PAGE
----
Report reveals extent of area's anti-social behaviour problem
ANTI-SOCIAL behaviour in Normanton accounts for thousands of calls to police, councillors heard last night.
A report presented to Derby City Council's Neighbourhoods Board showed that 5,293 calls were made to Derbyshire police about anti-social behaviour in the area over the past three years.
A meeting at Saxon House discussed the progress of dealing with the problem and what needed to be done in the future.
The City and Neighbourhoods Partnership, set up to look into the situation, profiled Normanton and the type of problems affecting residents and businesses.
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Laura Jackson told the board: "Derbyshire police received 5,293 calls for service between April 2009 and March 2012 from Normanton residents on 999 or the 101 number.
"This is the second highest in the city, with Arboretum causing the largest number of calls."
Out of the calls, 18.5% were about intimidating behaviour, 16.2% of the calls related to young people causing a nuisance and 17.3% concerned problems with neighbours.
Assaults and making threats accounted for 4.6% of calls.
Complaints also included litter, fly-tipping and dead animals in the streets.
Ms Jackson said: "Many of the calls are due to actions that people are perceiving to be anti-social behaviour.
"The difficulty comes where what different people determine to be anti-social behaviour. It can mean very different things to different people.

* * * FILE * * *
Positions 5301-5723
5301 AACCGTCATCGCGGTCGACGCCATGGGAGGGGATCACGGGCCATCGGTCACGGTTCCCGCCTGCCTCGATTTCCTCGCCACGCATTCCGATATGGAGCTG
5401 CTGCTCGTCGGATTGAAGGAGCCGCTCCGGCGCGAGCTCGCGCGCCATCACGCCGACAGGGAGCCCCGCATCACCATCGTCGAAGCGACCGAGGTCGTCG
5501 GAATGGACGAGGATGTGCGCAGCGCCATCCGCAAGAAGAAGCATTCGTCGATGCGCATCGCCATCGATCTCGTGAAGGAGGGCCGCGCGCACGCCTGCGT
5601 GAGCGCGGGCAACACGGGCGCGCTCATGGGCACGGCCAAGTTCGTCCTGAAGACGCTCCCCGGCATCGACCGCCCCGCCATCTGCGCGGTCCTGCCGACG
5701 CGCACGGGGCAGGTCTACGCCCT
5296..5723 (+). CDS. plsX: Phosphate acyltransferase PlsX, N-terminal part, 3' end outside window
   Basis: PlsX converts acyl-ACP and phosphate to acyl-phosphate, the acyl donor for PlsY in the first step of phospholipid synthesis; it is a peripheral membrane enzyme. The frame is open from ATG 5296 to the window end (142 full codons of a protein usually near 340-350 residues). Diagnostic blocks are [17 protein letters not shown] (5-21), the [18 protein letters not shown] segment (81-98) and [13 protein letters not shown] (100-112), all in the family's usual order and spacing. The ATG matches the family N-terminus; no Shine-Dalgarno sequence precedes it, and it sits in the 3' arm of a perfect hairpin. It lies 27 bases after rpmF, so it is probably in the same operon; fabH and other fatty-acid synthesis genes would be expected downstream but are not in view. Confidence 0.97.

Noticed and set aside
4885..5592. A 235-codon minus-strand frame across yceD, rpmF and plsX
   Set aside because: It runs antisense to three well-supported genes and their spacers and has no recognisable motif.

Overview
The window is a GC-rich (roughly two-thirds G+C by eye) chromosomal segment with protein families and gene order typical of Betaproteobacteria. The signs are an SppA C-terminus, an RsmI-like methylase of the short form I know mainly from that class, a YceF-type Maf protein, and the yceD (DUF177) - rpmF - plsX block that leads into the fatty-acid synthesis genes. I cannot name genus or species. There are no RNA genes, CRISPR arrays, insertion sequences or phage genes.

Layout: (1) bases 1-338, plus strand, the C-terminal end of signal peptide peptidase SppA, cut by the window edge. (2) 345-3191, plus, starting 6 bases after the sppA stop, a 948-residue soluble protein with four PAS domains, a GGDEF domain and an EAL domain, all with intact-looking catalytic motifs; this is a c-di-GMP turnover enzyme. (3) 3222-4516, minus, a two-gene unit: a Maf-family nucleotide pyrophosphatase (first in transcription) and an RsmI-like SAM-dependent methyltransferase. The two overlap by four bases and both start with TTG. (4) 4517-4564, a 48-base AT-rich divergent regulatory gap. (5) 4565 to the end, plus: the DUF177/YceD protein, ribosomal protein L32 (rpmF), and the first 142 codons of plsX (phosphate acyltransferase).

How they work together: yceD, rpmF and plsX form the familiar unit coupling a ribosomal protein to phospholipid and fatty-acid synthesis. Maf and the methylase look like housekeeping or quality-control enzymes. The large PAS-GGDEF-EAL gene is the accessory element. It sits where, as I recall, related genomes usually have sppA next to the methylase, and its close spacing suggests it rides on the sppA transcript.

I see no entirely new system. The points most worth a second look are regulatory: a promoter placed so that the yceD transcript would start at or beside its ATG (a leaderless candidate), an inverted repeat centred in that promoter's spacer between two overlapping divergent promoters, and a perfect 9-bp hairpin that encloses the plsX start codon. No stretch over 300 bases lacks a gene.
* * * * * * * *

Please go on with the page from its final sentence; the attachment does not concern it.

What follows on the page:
"What an elderly person feels is threatening behaviour, a 25-year-old might not. And equally, the people in question might not be causing any trouble at all.
"It's all about perception and that has to be taken seriously by everyone."
The chairman of the meeting, Councillor Asaf Afzal, said that stage two of the review was to involve more members of the community.
He said: "We have heard that fly-tipping seems to be an issue in Normanton too, so we are going to get some data from Streetpride and work closely with them to see what issues they are being called to.
"The next step is to work with the ward councillors. Some residents may be reporting anti-social behaviour straight to their councillors rather than calling the police.
"We need to speak to the local churches and community groups and make them aware that we are tackling the issue and that they can report issues they have to us here at the council."
Councillor Joe Naitta said that there were frequent clashes of culture in the ward. He said: "Fights are common between the different cultures of people that live in Normanton and different ways of life.
"It is a shame that it comes to that but something needs to be done.
"This review is the first step in that and continuing the work is incredibly important to make Normanton a better place to live."